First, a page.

Manufacturers can accumulate these new capabilities and technologies over time, as required for specific projects or customers. This accumulation of knowledge and experience, along with the wisdom to know how best to apply them, is what helps to set the best manufacturers apart.
Material Handling Flexibility
The most valuable manufacturing partners can help your bottom line and do whatever needs to be done to help launch your product to market, regardless of the materials and quantities involved in the project. A contract partner should aim to add value in the labor, in the materials, and in the procurement management processes; the most flexible partners should be able to do all three regardless of the required order quantities and product materials.
How can an OEM identify a manufacturer who can satisfy these criteria? When touring a potential partner’s manufacturing floor, do these three things:
A. Ask about the diversity of products currently being manufactured and/or assembled on the floor.
B. Gauge the manufacturers’ willingness to arrange and explore options for handling highly customized procedures or complicated builds.
C. Take note of the modularity and mobility of their assembly fixtures and equipment.
The first point gives the OEM a sense of the range of materials and capabilities that companies have trusted the manufacturer to handle. The second and third points uncover concrete examples of how far the manufacturer is willing to go to satisfy a customer request. They also give the OEM an idea of whether the manufacturer has the creativity to think through creative solutions to potential product viability pitfalls – solutions that may involve design, engineering, or special procurement or logistical support challenges to overcome.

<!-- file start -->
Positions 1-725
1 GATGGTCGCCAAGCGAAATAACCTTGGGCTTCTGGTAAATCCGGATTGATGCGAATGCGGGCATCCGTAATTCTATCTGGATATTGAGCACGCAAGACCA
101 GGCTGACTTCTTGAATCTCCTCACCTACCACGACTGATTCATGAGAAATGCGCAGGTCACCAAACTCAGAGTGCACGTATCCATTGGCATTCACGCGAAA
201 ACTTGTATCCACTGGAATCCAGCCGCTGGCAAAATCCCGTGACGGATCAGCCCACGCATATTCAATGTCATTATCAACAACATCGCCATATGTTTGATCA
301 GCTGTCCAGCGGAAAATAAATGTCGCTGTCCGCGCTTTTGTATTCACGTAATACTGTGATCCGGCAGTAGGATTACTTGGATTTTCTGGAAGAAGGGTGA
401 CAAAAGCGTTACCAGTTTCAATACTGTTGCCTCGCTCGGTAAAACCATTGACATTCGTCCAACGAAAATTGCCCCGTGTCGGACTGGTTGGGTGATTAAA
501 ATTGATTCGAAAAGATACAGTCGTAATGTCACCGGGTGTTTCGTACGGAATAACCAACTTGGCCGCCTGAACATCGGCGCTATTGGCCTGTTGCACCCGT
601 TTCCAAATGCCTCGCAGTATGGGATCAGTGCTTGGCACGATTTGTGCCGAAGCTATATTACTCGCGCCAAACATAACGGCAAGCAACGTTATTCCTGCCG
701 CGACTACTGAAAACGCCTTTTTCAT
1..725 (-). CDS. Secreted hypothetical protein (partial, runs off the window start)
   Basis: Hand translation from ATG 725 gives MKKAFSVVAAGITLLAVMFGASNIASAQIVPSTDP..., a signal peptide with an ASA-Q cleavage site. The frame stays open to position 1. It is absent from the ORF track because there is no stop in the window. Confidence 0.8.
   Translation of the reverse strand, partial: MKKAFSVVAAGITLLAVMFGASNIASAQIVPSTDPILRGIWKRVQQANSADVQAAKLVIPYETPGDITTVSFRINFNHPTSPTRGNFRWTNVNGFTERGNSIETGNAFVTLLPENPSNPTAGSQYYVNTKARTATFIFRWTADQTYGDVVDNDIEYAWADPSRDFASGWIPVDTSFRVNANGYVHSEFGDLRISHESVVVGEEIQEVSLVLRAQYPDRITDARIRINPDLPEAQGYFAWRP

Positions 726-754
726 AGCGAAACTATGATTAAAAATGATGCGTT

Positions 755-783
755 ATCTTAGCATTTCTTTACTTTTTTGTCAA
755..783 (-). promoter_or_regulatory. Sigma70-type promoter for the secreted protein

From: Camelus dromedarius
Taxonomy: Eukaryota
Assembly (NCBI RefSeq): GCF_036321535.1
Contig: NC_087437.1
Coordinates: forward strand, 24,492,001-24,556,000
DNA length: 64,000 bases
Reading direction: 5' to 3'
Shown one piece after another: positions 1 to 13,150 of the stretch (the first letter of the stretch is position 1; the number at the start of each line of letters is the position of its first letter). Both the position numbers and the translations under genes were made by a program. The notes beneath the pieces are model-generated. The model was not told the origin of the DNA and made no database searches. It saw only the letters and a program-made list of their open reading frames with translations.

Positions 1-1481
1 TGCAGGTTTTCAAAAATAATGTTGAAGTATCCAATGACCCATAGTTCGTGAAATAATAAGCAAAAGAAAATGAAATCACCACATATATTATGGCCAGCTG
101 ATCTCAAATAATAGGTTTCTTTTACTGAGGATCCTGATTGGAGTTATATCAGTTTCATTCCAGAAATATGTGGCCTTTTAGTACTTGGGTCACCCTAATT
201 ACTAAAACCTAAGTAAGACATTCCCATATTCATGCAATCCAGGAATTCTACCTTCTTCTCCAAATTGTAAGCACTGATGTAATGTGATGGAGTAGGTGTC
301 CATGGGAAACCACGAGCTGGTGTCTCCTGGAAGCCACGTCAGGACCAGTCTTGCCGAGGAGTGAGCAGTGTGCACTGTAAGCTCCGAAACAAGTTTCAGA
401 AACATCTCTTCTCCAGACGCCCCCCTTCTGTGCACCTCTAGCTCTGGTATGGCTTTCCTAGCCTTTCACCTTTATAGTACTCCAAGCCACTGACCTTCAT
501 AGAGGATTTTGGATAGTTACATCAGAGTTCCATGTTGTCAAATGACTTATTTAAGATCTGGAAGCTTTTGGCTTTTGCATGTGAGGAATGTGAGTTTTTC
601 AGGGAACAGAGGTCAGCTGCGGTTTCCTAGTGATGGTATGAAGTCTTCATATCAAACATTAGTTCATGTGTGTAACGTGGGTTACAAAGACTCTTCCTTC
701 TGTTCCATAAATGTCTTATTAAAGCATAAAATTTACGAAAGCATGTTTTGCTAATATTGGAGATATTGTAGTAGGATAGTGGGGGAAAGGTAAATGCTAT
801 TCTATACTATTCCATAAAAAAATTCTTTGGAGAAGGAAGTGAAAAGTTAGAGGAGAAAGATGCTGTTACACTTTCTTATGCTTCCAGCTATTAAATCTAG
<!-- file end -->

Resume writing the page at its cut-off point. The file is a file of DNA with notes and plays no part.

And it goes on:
A contract manufacturer that has established a reputation for flexibility likely employs extremely nimble planners and schedulers. To plan for dozens of different types of builds on your floor over any given period requires the ability to shift focus and respond quickly when plans inevitably change.
Experienced manufacturing partners not only have equipment and staff that can move around and be reconfigured; they also have rock solid chains of communication and established procedures for relaying information between teams, between departments, and to customers.
Customer plans change. Priorities shift. Materials shortages occur. It’s just the nature of the manufacturing business. But a valuable contract manufacturing partner will keep their customers in the loop as these changes occur, with the understanding that recovery plans and solutions to fulfill orders are most successful when decided in tandem, and not dictated in a top-down fashion.
It’s crucial to find a contract manufacturer with managers and service staff that excel at this type of communication all the way through the process of fulfilling an order. Not many do! But major customers should have the peace of mind that they can contact manufacturing management at any time. And the best contract partners have talented managers that are so embedded and devoted to the success of their customers that they can give customers updates on their current jobs without even being in front of a computer.
Contract manufacturers are used to working with hard-to-hit delivery targets and under serious time crunches. For the highest performers, flexibility must become something of a mantra that guides planning, execution, and communication.
The manufacturers most worthy of an OEM’s business are those who know how to flow down materials and expectations clearly, work a schedule, make sure everyone understand the requirements and are trained to do the OEM’s requirements for the job. They also make sure their facilities, supporting structure and staff are all in place – all to provide that maximum level of flexibility.